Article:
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Chasteberry & Estrogen

By Tracey Roizman, D.C. ; Updated August 14, 2017

Chasteberry, Vitex agnus castus, is a medicinal herb with estrogenic activity that is used to treat premenstrual syndrome and other female reproductive and general health conditions, including infertility, perimenopausal symptoms, endometriosis, acne and Parkinson's disease. Chasteberry fruit, leaves and seeds all contain active components, though manufacturers produce most modern supplements from the fruit. Consult your doctor for guidance and supervision in using chasteberry.

Common Compounds

Chasteberry shows estrogen-like effects in test tube studies, but its effectiveness in humans remains unproven and its estrogenic compounds are commonly available in other foods, says Holly Phaneuf, Ph.D., author of the book "Herbs Demystified: A Scientist Explains How the Most Common Herbal Remedies Really Work." Linoleic acid, which is found in many foods, including corn, safflower and soy bean oils, is one of chasteberry's estrogenic compounds. Apigenin, another estrogenic compound in chasteberry, is also prevalent in plant foods. Other active compounds in chasteberry are yet to be identified.

Low-Estrogen Conditions

A study in the November 2010 issue of the "Journal of Sexual Medicine" listed chasteberry as potentially useful for conditions associated with low estrogen levels, such as menopause and some forms of infertility. The review of previously published research notes that most studies on herbs for treatment of female sexual dysfunction focus on those with potential for treating menopausal hot flashes and note that chasteberry may be useful for a variety of conditions. Other multi-function herbs listed with chasteberry include black cohosh and red clover.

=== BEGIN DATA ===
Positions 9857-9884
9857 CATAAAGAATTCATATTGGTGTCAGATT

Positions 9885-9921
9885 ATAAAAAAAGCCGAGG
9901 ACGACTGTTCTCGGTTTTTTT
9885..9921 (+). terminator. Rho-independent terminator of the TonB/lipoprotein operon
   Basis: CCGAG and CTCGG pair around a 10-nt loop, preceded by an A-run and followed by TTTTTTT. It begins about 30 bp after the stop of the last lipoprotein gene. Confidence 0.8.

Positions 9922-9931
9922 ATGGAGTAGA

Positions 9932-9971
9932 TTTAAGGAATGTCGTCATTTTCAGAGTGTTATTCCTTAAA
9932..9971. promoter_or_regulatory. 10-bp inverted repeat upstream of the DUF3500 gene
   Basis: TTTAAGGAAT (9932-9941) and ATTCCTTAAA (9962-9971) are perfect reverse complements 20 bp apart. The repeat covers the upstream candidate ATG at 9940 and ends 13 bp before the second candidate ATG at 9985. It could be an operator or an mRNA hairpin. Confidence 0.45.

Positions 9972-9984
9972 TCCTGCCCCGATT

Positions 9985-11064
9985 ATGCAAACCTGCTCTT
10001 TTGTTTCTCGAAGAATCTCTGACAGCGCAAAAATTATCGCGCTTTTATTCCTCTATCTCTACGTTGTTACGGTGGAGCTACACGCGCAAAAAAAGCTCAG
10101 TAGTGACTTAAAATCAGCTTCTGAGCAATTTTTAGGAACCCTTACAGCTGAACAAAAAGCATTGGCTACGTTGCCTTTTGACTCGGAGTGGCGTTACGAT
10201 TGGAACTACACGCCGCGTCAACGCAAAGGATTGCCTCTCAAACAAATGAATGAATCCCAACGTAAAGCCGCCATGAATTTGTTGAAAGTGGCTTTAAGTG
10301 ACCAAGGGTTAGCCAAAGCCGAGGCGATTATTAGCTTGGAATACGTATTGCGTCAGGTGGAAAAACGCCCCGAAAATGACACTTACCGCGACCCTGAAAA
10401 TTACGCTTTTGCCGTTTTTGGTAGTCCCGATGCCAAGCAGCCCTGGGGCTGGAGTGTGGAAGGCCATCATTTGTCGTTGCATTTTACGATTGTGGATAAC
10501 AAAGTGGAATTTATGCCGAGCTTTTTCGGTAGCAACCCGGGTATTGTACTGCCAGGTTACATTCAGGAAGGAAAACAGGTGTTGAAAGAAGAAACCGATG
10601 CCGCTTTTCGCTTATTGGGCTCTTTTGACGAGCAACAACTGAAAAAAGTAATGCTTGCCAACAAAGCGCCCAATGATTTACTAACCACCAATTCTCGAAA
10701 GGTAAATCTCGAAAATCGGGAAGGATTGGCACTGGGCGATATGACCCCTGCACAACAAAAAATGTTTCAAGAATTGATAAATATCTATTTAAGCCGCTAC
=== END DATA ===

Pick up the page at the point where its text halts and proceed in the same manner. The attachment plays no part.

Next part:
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Progesterone

Chasteberry increases progesterone but not estrogen levels, according to the November 2008 issue of the "American Journal of Primatology." The study evaluated primates that eat chasteberry as part of their diet and found that a dramatic rise in progesterone levels occurs during a six-week period each year when chasteberry consumption is high. Researchers note that this evidence is some of the first to show dietary phytochemicals influencing hormone levels. Further research is needed to determine whether chasteberry consumption influences reproductive function.

Considerations

Your risk for estrogen-related cancers may increase with use of chasteberry, according to a study published in the January 2004 issue of the journal "Phytomedicine." The tissue culture study of breast and uterine cancer cells exposed to chasteberry showed that the herb attached to estrogen receptors on the cancer-cell surfaces, activating them and promoting their growth and reproduction. The essential fatty acid linoleic acid was responsible for the estrogenic effects. However, chasteberry did not promote a form of estrogen-related activity in the liver that normally increases levels of certain liver enzymes, indicating potential safety of the herb for liver function.

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